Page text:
A statement of faith must be complete enough to mark out the doctrinal parameters of the church, without being so precise that it excludes persons unnecessarily.
Even with the Christian church’s spotty record, we ignore the past at our own peril.
If anyone were to ask me, “What is the best thing in life?”, I would answer, ‘Friends’.”
Should you use the 1689 London Confession in your church? Yes, and here’s why.
Congregational? Presbyterian? Episcopalian? Presbygational? Conbypalian? Epigregyterian? I've heard them all (even made up a few myself).
"Its just as congregational as any other church," some argue. "We have a meeting of the whole church every quarter."
"No, it's Presbyterian" others say. "You have a group of pastors that makes decisions for multiple congregations."
What could centuries-old arguments have to do with cutting-edge conversations like the one we’re trying to have about multi-site churches?
Much in the multi-site movement assumes and depends upon modern communication, ease of travel, and technology.
The church is lodged in that precarious place of ambiguity and tension between these two ages, and it must live there until Jesus returns, relying only on the Word and Spirit.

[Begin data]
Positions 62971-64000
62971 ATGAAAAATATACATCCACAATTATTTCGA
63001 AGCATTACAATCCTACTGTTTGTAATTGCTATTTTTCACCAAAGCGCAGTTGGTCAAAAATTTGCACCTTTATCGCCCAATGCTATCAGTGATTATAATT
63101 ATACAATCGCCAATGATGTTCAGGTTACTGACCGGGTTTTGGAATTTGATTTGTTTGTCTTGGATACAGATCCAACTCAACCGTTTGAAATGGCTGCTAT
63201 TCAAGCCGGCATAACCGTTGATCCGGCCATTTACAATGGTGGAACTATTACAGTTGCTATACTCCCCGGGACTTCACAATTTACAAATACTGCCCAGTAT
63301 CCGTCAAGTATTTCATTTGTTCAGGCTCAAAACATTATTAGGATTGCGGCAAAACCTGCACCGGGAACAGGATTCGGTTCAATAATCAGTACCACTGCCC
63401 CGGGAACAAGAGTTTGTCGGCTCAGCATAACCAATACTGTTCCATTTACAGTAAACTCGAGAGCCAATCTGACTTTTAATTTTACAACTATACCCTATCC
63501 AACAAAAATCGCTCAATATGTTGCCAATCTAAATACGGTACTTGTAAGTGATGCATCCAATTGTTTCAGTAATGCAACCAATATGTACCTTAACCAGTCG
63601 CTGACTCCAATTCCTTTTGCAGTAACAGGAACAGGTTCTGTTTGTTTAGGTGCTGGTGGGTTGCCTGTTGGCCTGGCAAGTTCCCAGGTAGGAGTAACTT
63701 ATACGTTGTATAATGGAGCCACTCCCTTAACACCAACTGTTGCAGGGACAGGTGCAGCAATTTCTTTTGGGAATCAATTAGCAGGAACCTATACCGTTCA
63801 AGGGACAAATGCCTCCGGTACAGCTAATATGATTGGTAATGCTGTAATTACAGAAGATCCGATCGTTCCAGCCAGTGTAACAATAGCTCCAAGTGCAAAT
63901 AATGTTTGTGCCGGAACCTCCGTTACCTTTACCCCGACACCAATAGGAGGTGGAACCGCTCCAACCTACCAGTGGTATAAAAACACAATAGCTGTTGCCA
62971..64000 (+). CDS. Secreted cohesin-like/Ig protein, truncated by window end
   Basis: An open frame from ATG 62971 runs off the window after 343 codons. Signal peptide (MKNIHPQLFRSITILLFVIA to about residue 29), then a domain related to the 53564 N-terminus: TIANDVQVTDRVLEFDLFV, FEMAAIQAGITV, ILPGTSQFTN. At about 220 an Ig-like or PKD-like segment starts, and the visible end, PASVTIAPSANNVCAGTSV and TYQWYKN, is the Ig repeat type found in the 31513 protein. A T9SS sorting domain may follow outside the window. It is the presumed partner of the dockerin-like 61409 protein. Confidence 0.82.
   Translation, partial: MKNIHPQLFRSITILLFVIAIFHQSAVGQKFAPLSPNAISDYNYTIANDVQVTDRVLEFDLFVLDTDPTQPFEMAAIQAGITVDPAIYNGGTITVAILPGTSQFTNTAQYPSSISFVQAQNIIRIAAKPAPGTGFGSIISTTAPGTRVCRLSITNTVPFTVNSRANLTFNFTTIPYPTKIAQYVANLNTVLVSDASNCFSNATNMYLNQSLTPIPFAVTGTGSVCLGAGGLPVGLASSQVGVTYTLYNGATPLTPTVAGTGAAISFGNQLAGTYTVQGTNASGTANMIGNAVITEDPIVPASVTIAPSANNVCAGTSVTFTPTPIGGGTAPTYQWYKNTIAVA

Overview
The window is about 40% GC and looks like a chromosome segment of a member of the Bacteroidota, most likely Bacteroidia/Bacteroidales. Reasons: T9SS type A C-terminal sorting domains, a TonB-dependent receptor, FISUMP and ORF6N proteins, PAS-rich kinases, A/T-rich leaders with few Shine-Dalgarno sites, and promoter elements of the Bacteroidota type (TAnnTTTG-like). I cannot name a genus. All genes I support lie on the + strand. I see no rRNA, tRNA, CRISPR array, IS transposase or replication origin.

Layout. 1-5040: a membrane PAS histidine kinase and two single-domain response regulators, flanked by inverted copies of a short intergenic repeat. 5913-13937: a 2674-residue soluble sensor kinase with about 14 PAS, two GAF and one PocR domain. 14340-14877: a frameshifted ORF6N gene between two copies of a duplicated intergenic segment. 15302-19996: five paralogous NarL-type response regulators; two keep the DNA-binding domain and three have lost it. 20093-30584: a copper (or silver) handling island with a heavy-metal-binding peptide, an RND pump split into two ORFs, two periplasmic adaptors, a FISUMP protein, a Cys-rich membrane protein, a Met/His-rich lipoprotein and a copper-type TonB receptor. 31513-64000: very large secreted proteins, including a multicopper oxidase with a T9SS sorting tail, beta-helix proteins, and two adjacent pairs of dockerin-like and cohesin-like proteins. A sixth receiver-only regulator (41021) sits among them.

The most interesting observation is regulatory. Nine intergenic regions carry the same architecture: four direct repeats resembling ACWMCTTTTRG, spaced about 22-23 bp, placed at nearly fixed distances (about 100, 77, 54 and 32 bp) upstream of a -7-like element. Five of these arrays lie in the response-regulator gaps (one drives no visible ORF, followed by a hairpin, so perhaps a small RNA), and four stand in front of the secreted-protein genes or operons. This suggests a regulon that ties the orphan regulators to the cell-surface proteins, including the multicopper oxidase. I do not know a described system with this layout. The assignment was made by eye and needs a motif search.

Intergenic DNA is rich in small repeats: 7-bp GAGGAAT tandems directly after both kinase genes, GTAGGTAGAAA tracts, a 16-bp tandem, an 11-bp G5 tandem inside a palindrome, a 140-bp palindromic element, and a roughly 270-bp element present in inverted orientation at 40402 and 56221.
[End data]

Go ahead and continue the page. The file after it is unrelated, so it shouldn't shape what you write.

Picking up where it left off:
A new day is dawning, and we are seeing signs of strong leadership arising from outside the West.
A pastor can recognize the necessity of a healthy devotional life, but have unhealthy motives for making sure that it happens.
The Internet has created new opportunities for Fundamentalists and conservative Evangelicals to gain mutual appreciation and understanding.
One must differentiate between fundamentalism as an idea and fundamentalism as a movement.
Behind the centrality of expositional preaching is the assumption of the authority and truthfulness of God’s Word.
People are willing to pay money to others who will never lead them to the Savior of the World. But that must change.